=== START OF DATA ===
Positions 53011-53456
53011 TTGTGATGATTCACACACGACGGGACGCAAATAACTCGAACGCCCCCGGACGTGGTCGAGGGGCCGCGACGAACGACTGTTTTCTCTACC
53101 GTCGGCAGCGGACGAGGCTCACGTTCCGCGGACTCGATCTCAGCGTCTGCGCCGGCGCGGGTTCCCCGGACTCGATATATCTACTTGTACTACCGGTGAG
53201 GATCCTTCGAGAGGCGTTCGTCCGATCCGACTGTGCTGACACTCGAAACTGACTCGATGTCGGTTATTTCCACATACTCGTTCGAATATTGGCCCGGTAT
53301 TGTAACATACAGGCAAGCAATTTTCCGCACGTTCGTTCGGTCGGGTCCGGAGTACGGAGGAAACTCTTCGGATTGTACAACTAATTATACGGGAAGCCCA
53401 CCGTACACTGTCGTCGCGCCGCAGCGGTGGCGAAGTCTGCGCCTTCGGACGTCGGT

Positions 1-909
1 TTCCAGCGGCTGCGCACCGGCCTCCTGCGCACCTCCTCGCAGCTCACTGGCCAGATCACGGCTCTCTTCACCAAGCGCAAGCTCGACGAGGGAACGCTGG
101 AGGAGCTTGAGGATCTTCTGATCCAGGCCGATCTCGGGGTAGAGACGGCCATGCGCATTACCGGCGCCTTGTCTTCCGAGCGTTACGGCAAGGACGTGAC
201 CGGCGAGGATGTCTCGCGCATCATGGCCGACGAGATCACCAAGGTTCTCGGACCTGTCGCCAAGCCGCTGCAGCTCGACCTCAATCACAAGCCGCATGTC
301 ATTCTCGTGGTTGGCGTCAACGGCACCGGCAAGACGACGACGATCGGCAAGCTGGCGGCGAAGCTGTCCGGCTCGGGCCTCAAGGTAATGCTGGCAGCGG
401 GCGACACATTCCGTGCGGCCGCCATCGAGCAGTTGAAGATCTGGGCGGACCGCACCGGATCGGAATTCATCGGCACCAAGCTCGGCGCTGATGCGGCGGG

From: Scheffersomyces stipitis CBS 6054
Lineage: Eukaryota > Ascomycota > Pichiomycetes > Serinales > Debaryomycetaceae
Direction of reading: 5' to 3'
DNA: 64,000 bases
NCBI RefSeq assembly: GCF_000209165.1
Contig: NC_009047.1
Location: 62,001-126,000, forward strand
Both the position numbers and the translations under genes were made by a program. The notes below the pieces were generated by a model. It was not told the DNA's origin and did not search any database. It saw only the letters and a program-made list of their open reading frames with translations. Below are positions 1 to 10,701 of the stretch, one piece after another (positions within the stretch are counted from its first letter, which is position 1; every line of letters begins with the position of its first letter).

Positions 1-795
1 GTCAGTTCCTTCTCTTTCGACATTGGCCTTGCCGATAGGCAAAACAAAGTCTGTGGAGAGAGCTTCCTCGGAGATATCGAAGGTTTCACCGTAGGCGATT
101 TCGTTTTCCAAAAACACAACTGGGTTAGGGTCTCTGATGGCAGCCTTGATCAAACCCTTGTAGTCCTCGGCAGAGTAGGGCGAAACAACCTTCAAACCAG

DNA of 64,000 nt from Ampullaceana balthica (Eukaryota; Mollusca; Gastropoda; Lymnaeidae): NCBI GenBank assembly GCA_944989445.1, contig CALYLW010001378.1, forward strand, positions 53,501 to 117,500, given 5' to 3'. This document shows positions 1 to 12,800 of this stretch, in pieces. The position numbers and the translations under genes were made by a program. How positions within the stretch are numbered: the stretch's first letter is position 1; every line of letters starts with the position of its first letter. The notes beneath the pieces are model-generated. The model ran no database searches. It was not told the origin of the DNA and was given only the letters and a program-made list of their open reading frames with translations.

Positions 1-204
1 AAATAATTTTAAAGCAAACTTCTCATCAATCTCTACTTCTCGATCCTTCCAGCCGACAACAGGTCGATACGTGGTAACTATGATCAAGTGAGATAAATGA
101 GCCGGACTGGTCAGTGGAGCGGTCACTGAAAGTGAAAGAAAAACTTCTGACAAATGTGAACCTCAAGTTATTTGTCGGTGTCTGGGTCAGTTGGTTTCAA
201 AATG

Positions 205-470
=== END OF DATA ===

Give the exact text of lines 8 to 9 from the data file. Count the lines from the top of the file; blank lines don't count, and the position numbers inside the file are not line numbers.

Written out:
1 TTCCAGCGGCTGCGCACCGGCCTCCTGCGCACCTCCTCGCAGCTCACTGGCCAGATCACGGCTCTCTTCACCAAGCGCAAGCTCGACGAGGGAACGCTGG
101 AGGAGCTTGAGGATCTTCTGATCCAGGCCGATCTCGGGGTAGAGACGGCCATGCGCATTACCGGCGCCTTGTCTTCCGAGCGTTACGGCAAGGACGTGAC